Saturday, December 16

Php Array

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Basics of PHP – Part 10

Introduction
This is part 10 of my series, Basics of PHP. In PHP an array is an ordered map where values are associated to keys. I explain all that in this article and how to use a PHP array. PHP array is different from arrays in other programs.

Note: If you cannot see the code or if you think anything is missing (broken link, image absent), just contact me at forchatrans@yahoo.com. That is, contact me for the slightest problem you have about what you are reading.

Some Array Content Examples
Imagine that you are a proprietor of a small company, and you have 10 employees. In your PHP program, you can have their first names in an array. Each listed item here is a first name. Let the list be:

1 John
2 Mary
3 Peter
4 Augustine
5 Angela
6 Susan
7 Martin
8 Grace
9 Pearl
10 Simon

In other programs the integers of the list are called indices and the first names are called values. In PHP the integers are called keys and the first names are still called values.

Now, consider five first names of students in a middle school. The following table gives the first names on one hand and the age and grade on the other hand.

Anthony   “10, 7”
Catherine  “10, 8”
Ursula       “11, 8”
Gladys       “13, 9”
Sandra       “10, 7”

Here the keys are the first names. The values are strings. In each string you have the age and grade, which are separated by a comma. A PHP array can take the first table or this table. A PHP array consists of key/value pairs. Values are usually literals. Now, the keys do not only have to be all integers or all texts. They can be mixed; integers and text, like in the following hypothetical table:

foo      13
9          “bar”
man       23
5           “woman”
boy       “man tomorrow”

Here the keys are foo, 9, man, 5 and boy. The values are, 13, “bar”, 23, “woman” and “man tomorrow”.

Note; when putting a table in an array, if the key is text, it has to be in single or double quotes. Also note that element (value) position number counting begins from zero and not 1.

Note: Array values are called elements.

Creating an Array
You can create an array with the key/value pairs at the same time or you can create an array empty, and then put in the key/value pairs afterward. To create an array for the last table above, you would do,

        $myArr = array(“foo” => 13, 9 => “bar”, “man” => 23, 5 => “woman”, “boy” => “man tomorrow”);

$myArr is a name you the programmer gives for the array. It is followed by the assignment operator; then the reserved word, array; then parentheses. In the parentheses, you have the key/value pairs. Each key that is text must be in single or double quotes. The key/value pairs are separated by commas. Note the use of => in each key/value pair. Each key that is an integer does not have to be in quotes. Each value that is a number (integer or float) does not have to be in quotes.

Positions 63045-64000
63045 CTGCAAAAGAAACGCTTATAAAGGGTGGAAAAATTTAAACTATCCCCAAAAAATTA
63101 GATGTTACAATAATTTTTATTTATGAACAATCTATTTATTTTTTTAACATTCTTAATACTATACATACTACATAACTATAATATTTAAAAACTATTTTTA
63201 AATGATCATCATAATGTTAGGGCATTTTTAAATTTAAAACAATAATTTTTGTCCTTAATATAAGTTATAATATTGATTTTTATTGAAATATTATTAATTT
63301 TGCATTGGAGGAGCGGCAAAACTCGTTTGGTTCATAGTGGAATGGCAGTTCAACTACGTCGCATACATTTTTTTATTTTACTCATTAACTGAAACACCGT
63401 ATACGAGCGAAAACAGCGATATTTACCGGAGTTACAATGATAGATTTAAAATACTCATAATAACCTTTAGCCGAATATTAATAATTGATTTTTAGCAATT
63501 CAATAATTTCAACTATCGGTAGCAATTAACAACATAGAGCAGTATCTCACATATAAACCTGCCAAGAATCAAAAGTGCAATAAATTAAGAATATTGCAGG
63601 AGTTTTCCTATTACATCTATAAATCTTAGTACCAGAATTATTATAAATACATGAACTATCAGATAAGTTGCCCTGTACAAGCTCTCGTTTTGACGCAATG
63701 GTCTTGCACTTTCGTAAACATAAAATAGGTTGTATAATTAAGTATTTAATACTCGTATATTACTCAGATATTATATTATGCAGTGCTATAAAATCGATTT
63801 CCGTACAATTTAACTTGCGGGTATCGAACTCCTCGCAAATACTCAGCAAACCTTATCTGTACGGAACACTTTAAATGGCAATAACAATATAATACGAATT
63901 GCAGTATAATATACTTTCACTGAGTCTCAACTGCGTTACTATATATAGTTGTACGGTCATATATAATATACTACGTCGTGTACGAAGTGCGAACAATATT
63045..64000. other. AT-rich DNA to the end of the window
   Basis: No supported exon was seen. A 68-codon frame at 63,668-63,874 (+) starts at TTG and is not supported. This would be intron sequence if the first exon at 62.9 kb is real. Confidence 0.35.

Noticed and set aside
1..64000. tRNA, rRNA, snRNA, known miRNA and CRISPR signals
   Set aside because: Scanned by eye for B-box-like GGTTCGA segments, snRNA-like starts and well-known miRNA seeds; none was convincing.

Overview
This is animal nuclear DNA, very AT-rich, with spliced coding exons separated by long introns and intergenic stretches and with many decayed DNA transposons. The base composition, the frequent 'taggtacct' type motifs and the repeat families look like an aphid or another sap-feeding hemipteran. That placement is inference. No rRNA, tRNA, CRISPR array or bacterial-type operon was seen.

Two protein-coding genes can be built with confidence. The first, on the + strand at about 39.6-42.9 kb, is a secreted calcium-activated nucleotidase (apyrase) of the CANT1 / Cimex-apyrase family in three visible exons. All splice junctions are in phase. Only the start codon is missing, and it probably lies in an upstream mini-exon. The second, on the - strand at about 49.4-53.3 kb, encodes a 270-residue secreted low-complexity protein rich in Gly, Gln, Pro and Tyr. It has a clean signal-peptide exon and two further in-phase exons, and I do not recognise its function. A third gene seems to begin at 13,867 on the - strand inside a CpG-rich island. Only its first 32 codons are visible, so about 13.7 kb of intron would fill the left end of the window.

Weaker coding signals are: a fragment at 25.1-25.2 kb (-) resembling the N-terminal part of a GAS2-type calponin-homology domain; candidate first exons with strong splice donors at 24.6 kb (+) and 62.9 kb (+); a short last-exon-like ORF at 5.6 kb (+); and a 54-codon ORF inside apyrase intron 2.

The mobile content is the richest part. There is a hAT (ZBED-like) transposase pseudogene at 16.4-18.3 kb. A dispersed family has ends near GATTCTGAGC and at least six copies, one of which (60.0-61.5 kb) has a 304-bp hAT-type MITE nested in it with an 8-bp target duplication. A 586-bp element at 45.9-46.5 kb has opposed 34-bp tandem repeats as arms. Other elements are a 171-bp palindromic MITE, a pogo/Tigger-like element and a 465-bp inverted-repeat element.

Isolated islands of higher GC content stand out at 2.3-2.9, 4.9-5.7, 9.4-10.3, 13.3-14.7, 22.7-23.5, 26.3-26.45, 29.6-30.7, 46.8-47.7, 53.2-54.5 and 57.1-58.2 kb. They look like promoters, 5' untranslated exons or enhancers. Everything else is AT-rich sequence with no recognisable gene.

You can create an empty array and then put the key value pairs later. To create an empty array you do this,

        $myArr = array();

$myArr is just a name you give. To put in the key/value pairs of the last table, you do

        $myArr[“foo”] = 13;
        $myArr[9] = “bar”;
        $myArr[“man”] = 23;
        $myArr[5] = “woman”;
        $myArr[“boy”] = “man tomorrow”;

For each key/value pair, you begin with the variable of the array. This is immediately followed by square brackets. Within the square brackets, you have the key. If the key is text, it is in quotes (single or double). If the key is an integer, it is not in quotes. This is followed by the assignment operator and then the value. If the value is a string (single or double), it is in quotes; if it is a number, it is not in quotes. Note: a key can be an integer, but it cannot be a float.

Accessing an Array Value
The syntax to access an array value is,

    $arrayName[key]

Text key should be in quotes. So if you want to access the third value for the above array, you would do,

    $myArr[“man”]

The value returned can be assigned to a variable, something like:

    $myVar = $myArr[“man”];

Read and try the following code, where the third value is displayed twice:

    <?php

        $myArr = array();

        $myArr[“foo”] = 13;
        $myArr[9] = “bar”;
        $myArr[“man”] = 23;
        $myArr[5] = “woman”;
        $myArr[“boy”] = “man tomorrow”;

        echo $myArr[“man”], “

        $myVar = $myArr[“man”];
        echo $myVar;

    ?>

Changing the Value for a Key
You change a value for a key by just assigning a new value for the key. To change the value of the fourth key of the above table, you would do something like:

        $myArr[5] = “girl”;

Appending a key/value Pair with the Square Bracket Syntax
Appends means add at the bottom. You append a key/value pair by just assigning the new value for the new key with the square bracket syntax, something like:

        $myArr[“newKey”] = “new value”;

You may decide not to have a key. In that case you do something like:

        $myArr[] = “new value”;

In this case the interpreter gives you an integer as key. The integer given is the highest integer already present as key in the array, plus 1. For the above table of mixed key types, it would be 10, since the highest integer key present is 9. What about the case where the array does not have any integer key? In such a case the integer given is zero. After that the array would have one integer as key and the rest would be texts.

Array Functions
There are many functions you can use to affect an array. I will give you just a few. Note: when calling a function, you need to use parentheses.